- I can understand why questions and simple sentences.
- Can jump with both feet
- Can dress and undress
- Brush teeth with the help
- Have a vocabulary of about 250 words
By this point, At 3 – 6 years of development, you should hopefully be able to notice your child’s development.
3 - 6 Years development
- Say their name and ages
- speak 250 to 500 words
- Answer simple questions
- Tell stories
- The child will ask a different problem, such as why the color of the sky is blue?
- Identify the correct colors,
- Understand the size and shape correctly.
- Follow three-part commands
- Remember parts of a story
- Understand time better
- Count and understand the concept of counting
- Sort objects by shape and color
- Climb the stairs.
- Can kick the balls.
- Climb well
- Run more confidently and ride a tricycle
- Walk forward and backward easily
- Bend over without falling
Hand and finger skills
- write some capital letters
- dress and undress without your help
- screw and unscrew jar lids
- Turn rotating handles
Now you know the basics, so let’s dip into the good stuff.
Physical and sensory stages 6 to 12 year
- Enjoy a challenge more than when he was “little.”
- Can dress completely
- Master gross motor skills such as jumping rope and riding a bike
- Speak oral language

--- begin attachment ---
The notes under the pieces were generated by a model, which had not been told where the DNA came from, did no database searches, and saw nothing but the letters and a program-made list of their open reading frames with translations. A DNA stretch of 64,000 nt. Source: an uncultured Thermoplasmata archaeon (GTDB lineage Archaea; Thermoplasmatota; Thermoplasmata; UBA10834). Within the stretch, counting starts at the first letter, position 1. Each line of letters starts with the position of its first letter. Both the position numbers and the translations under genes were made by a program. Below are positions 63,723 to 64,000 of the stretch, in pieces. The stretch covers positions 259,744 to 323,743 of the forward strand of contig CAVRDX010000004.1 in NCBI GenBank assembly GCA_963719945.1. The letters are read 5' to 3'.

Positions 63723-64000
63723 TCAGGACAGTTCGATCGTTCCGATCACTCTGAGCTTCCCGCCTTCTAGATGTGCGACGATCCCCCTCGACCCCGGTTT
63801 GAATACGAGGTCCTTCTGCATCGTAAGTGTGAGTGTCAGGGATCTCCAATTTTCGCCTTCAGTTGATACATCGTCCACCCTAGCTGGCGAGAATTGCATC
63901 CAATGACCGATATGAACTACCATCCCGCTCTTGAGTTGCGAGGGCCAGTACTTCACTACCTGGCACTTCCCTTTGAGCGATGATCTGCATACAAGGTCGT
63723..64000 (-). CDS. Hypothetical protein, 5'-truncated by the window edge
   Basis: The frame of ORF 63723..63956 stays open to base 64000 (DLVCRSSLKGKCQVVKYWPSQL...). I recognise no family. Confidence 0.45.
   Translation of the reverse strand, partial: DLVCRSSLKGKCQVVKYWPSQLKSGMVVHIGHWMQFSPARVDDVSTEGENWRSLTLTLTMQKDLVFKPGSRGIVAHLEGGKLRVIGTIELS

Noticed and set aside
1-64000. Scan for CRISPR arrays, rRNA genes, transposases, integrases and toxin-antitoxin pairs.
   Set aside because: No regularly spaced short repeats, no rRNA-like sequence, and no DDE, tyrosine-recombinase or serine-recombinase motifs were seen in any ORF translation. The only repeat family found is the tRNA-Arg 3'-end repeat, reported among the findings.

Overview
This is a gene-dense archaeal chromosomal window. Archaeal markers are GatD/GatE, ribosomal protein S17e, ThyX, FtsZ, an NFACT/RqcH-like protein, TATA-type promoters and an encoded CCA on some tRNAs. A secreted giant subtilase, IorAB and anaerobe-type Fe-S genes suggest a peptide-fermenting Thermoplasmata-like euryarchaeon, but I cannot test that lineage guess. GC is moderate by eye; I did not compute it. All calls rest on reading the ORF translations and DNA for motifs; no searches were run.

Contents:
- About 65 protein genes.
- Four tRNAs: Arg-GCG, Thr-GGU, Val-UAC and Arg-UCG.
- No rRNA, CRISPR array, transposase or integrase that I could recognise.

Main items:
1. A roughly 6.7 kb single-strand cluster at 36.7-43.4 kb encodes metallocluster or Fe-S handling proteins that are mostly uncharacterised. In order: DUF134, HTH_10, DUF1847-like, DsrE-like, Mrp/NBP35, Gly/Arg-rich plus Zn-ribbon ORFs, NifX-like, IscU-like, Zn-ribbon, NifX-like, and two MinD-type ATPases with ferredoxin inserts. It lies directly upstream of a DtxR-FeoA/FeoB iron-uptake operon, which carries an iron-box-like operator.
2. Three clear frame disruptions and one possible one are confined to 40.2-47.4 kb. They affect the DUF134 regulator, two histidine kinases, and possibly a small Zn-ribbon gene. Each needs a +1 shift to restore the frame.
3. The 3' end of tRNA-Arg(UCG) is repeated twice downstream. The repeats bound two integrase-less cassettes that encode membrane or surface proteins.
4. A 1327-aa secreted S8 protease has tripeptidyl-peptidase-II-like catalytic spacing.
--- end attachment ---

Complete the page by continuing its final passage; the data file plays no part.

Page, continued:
- Make conversation with adults and children
- I can finish the project work with the help of teachers.
- A child can remember more than previously and do daily activities like brushing bathing.
- I can do the homework with the help of my parents.
Here are a few frequently asked questions related to child development.
Frequently Asked Questions
What are the 6 primary stages of a child’s development cycle?
Other scholars describe the 6 stages of child development: new-borns, infants, toddlers, preschool, school-age, and adolescents. Failure to reach certain milestones may indicate a developmental disability.
What are the 7 stages of humans?
For Maslow, the basic needs were the physiological, safety, social, esteem, and “self-actualization” needs (Maslow 1943). Physiological needs include air, food, water, shelter, etc. Safety needs include stability, a home to live in, and a secure family environment.
What are the main stages of development?
There are 3 broad stages of development: early childhood, middle childhood, and adolescence. The definition of these phases is arranged around the primary functions of development in each phase, although the boundaries of these phases are reprehensible.
Babies, toddlers, and school-age children develop new abilities and skills steadily as they get older. However, every child develops at an individual pace.
Strong parent-child bonds, good nutrition, adequate amount of sleep, and a safe environment at home and school will ensure that children have the best chance of developing.
Here are a few articles to check out:
- Children’s Mental Health and Emotional Well being in Primary Schools
- Speech and language disorders: Symptoms, Causes, Treatment, Test
- Mentally Challenged Child: How To Deal With Them?